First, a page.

- No Binding Authority – There is no binding precedent authority on enforcing the I‐864 as a contract right in Minnesota. Therefore results may vary from judge to judge and venue to venue. The attorney bringing the claim will also need to brief the court on the issues as it may be completely new to the hearing officer. If you are representing the sponsor, there are issues regarding the congressional intent of the form, and whether it was created as a way to reimburse the government for assistance a sponsored immigrant receives, or whether the sponsored immigrant has the right to bring the claim as an individual, and whether jurisdiction is appropriate in a state family law court.
TIPS ON BRINGING A CLAIM:
Step 1: You will need a copy of your client’s affidavit of support, form I‐864.
- You can request a copy of this form or other immigration records, request them by filling out and faxing an immigration Freedom of Information Act form. This form can be found at www.uscis.gov under the “forms” section as form G‐639.
Step 2: Arguing jurisdiction in family court is appropriate
Since this is an issue of first impression in Minnesota you may need to argue why the trial court has jurisdiction to address this claim, especially because you are asking a state court to enforce a federal law contract issue. Possible arguments for the court having jurisdiction over the claim include:
- Immigration forms involve federal law, and jurisdictions are split as to whether the person being sponsored has the right to sue on their own behalf, or whether only the government has the right to sue on behalf of assistance they provide when the sponsored party falls below 125% of the federal poverty guidelines. This issue has not been decided in Minnesota.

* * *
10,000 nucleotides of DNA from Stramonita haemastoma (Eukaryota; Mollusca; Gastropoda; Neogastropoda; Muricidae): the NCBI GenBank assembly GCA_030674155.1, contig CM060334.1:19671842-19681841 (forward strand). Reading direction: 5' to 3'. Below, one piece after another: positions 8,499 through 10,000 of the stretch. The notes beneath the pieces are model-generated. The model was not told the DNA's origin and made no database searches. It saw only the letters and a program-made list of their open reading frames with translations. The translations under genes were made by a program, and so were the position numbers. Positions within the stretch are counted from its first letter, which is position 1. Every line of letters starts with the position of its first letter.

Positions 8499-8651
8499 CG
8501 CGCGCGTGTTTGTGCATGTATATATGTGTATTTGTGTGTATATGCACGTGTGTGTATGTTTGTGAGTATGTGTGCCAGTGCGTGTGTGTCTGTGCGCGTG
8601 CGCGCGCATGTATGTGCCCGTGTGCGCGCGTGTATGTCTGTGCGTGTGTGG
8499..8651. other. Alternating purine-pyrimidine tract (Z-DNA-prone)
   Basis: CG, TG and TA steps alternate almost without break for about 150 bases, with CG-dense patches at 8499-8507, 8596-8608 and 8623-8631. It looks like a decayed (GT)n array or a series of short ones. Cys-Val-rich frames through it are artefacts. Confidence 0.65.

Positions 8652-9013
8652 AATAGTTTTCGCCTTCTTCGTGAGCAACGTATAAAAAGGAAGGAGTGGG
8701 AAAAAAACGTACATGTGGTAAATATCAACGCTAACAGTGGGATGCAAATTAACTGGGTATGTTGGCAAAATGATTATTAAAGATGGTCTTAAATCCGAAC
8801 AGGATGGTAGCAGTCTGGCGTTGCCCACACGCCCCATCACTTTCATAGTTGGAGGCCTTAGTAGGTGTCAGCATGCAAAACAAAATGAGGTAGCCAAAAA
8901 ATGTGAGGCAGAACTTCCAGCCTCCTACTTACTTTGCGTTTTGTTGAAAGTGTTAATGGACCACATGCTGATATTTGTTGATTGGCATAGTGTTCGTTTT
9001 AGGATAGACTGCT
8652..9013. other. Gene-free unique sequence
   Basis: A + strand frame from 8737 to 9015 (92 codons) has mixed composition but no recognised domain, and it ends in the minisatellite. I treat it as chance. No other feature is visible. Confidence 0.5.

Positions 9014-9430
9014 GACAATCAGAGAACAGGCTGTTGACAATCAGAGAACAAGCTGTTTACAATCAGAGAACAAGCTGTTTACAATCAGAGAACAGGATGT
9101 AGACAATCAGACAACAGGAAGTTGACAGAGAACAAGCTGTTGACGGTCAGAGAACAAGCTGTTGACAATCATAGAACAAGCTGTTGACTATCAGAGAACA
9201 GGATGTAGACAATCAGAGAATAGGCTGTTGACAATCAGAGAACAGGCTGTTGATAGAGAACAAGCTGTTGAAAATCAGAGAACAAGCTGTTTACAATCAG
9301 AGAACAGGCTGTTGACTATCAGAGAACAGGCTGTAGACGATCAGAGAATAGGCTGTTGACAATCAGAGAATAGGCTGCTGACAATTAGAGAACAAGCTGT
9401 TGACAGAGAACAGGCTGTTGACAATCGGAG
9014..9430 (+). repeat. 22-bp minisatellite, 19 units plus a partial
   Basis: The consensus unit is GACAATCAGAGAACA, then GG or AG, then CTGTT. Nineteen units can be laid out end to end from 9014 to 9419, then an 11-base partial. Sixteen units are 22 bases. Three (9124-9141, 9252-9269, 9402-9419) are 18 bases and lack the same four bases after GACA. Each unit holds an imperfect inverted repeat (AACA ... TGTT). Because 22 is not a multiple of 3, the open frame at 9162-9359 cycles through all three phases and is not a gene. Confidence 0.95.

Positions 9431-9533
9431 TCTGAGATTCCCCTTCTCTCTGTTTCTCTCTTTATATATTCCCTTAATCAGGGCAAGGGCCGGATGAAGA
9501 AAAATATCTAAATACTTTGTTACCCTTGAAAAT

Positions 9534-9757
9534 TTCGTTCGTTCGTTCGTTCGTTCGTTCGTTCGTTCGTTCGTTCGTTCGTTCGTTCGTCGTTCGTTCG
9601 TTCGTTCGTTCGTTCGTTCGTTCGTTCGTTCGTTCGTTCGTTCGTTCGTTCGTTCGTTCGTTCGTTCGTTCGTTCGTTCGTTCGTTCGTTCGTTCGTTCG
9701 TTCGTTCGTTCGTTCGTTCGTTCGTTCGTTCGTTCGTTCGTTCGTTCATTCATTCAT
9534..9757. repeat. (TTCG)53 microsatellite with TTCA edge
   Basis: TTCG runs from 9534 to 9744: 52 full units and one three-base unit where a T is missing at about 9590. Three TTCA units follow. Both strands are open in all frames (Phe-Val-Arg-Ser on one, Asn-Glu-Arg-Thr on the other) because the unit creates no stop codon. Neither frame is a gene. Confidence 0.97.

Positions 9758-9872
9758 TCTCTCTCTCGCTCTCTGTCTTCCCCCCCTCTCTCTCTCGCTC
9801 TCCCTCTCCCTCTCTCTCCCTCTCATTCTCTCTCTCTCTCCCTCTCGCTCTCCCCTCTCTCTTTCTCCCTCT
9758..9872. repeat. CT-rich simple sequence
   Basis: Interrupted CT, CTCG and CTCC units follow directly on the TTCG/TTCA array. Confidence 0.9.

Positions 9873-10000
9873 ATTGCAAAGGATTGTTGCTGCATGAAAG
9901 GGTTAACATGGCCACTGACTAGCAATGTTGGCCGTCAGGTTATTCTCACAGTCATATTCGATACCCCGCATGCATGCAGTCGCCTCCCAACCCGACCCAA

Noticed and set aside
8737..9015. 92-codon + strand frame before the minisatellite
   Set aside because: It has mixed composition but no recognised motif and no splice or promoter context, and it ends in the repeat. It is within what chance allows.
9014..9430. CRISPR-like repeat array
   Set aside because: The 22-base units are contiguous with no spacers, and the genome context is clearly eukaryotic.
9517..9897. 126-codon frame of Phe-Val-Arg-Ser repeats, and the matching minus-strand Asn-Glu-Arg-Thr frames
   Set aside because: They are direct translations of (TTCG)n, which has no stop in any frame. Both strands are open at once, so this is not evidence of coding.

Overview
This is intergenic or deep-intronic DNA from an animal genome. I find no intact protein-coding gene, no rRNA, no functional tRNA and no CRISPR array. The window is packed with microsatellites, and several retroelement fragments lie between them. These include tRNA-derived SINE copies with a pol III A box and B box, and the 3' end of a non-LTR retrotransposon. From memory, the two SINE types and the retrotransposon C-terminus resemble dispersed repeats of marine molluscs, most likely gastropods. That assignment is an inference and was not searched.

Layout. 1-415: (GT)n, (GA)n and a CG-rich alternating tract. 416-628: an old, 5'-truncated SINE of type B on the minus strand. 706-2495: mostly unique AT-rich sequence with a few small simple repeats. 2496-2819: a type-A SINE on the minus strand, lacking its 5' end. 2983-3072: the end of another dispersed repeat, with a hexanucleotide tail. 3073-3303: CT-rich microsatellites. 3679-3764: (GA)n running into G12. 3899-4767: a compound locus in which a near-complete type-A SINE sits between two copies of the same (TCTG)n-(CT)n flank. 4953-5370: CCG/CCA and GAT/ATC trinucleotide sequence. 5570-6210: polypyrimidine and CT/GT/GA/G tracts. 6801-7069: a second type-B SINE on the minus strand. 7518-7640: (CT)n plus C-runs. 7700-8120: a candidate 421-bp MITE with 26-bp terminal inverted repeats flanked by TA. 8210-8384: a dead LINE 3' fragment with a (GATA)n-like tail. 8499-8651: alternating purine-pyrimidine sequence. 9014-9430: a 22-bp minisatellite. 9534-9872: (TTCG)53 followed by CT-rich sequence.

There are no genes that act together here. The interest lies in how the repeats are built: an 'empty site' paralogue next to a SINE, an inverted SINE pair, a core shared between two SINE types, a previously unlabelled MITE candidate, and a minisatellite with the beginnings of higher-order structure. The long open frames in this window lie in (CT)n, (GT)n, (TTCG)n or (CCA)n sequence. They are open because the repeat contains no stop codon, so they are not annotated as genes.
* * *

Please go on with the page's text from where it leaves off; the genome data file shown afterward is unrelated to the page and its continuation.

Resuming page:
- The governing statute enforcing the I‐864, 8 U.S.C. §1183a(1)(C) provides that, “the sponsor agrees to submit to the jurisdiction of any [f]ederal or [s]tate court for purposes of actions brought under [8 U.S.C. §1183a](b)(2).”
- The I‐864 contractual obligation can be enforced by the sponsored alien. 8 U.S.C. §1183a(1)(B). An action to enforce an affidavit of support can be brought against the sponsor in any appropriate court by a sponsored alien with respect to financial support. 8 U.S.C. §1183(e).
- Because the majority of the proceeding will involve state divorce law, state court is the most appropriate venue. Federal Courts have discretion to remand “all matters in which State law predominates.” 28 § U.S.C. 1441(c).
Step 3: Arguing to enforce the I‐864 as a contract.
- Argue offer, acceptance and consideration using case law from other jurisdictions, and the language contained in the form I‐864 and its instructions. The language in the form and instruction contain the terms of the contract, spelling out issues like “consideration” and how long the obligations continue.
- Federal courts that have addressed the issue have consistently found that form I‐864 is a legally binding and enforceable contract between a sponsored immigrant and the sponsor executing the form; state courts that have addressed the issue have also held that I‐864 is a binding contract. (See www.fordwlaw.com/practice‐areas/family‐law/ for an example motion with citations). Again, at the time of writing this there is no binding authority in Minnesota on the issue, and even outside of Minnesota there are Courts that have held the I‐864 is not a binding contract that a sponsored immigrant can enforce.